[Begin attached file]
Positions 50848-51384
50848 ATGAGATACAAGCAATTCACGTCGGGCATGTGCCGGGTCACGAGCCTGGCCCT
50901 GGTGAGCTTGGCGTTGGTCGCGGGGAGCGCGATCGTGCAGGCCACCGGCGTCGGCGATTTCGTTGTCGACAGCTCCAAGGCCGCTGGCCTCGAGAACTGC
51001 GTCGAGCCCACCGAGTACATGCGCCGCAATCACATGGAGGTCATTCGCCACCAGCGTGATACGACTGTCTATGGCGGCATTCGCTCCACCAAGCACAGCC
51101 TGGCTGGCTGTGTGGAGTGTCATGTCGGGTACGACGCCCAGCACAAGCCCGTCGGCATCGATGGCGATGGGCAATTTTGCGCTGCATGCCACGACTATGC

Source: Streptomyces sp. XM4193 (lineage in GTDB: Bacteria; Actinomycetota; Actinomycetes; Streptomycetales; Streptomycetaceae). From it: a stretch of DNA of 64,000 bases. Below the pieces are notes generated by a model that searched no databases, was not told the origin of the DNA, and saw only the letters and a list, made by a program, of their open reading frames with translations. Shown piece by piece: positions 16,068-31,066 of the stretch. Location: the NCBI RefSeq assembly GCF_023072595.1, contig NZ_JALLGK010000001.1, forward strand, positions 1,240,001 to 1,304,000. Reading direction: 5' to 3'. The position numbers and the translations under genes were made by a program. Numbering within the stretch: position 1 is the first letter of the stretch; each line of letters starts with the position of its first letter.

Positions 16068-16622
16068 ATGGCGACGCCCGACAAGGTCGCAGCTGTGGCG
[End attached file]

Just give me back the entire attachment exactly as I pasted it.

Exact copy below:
Positions 50848-51384
50848 ATGAGATACAAGCAATTCACGTCGGGCATGTGCCGGGTCACGAGCCTGGCCCT
50901 GGTGAGCTTGGCGTTGGTCGCGGGGAGCGCGATCGTGCAGGCCACCGGCGTCGGCGATTTCGTTGTCGACAGCTCCAAGGCCGCTGGCCTCGAGAACTGC
51001 GTCGAGCCCACCGAGTACATGCGCCGCAATCACATGGAGGTCATTCGCCACCAGCGTGATACGACTGTCTATGGCGGCATTCGCTCCACCAAGCACAGCC
51101 TGGCTGGCTGTGTGGAGTGTCATGTCGGGTACGACGCCCAGCACAAGCCCGTCGGCATCGATGGCGATGGGCAATTTTGCGCTGCATGCCACGACTATGC

Source: Streptomyces sp. XM4193 (lineage in GTDB: Bacteria; Actinomycetota; Actinomycetes; Streptomycetales; Streptomycetaceae). From it: a stretch of DNA of 64,000 bases. Below the pieces are notes generated by a model that searched no databases, was not told the origin of the DNA, and saw only the letters and a list, made by a program, of their open reading frames with translations. Shown piece by piece: positions 16,068-31,066 of the stretch. Location: the NCBI RefSeq assembly GCF_023072595.1, contig NZ_JALLGK010000001.1, forward strand, positions 1,240,001 to 1,304,000. Reading direction: 5' to 3'. The position numbers and the translations under genes were made by a program. Numbering within the stretch: position 1 is the first letter of the stretch; each line of letters starts with the position of its first letter.

Positions 16068-16622
16068 ATGGCGACGCCCGACAAGGTCGCAGCTGTGGCG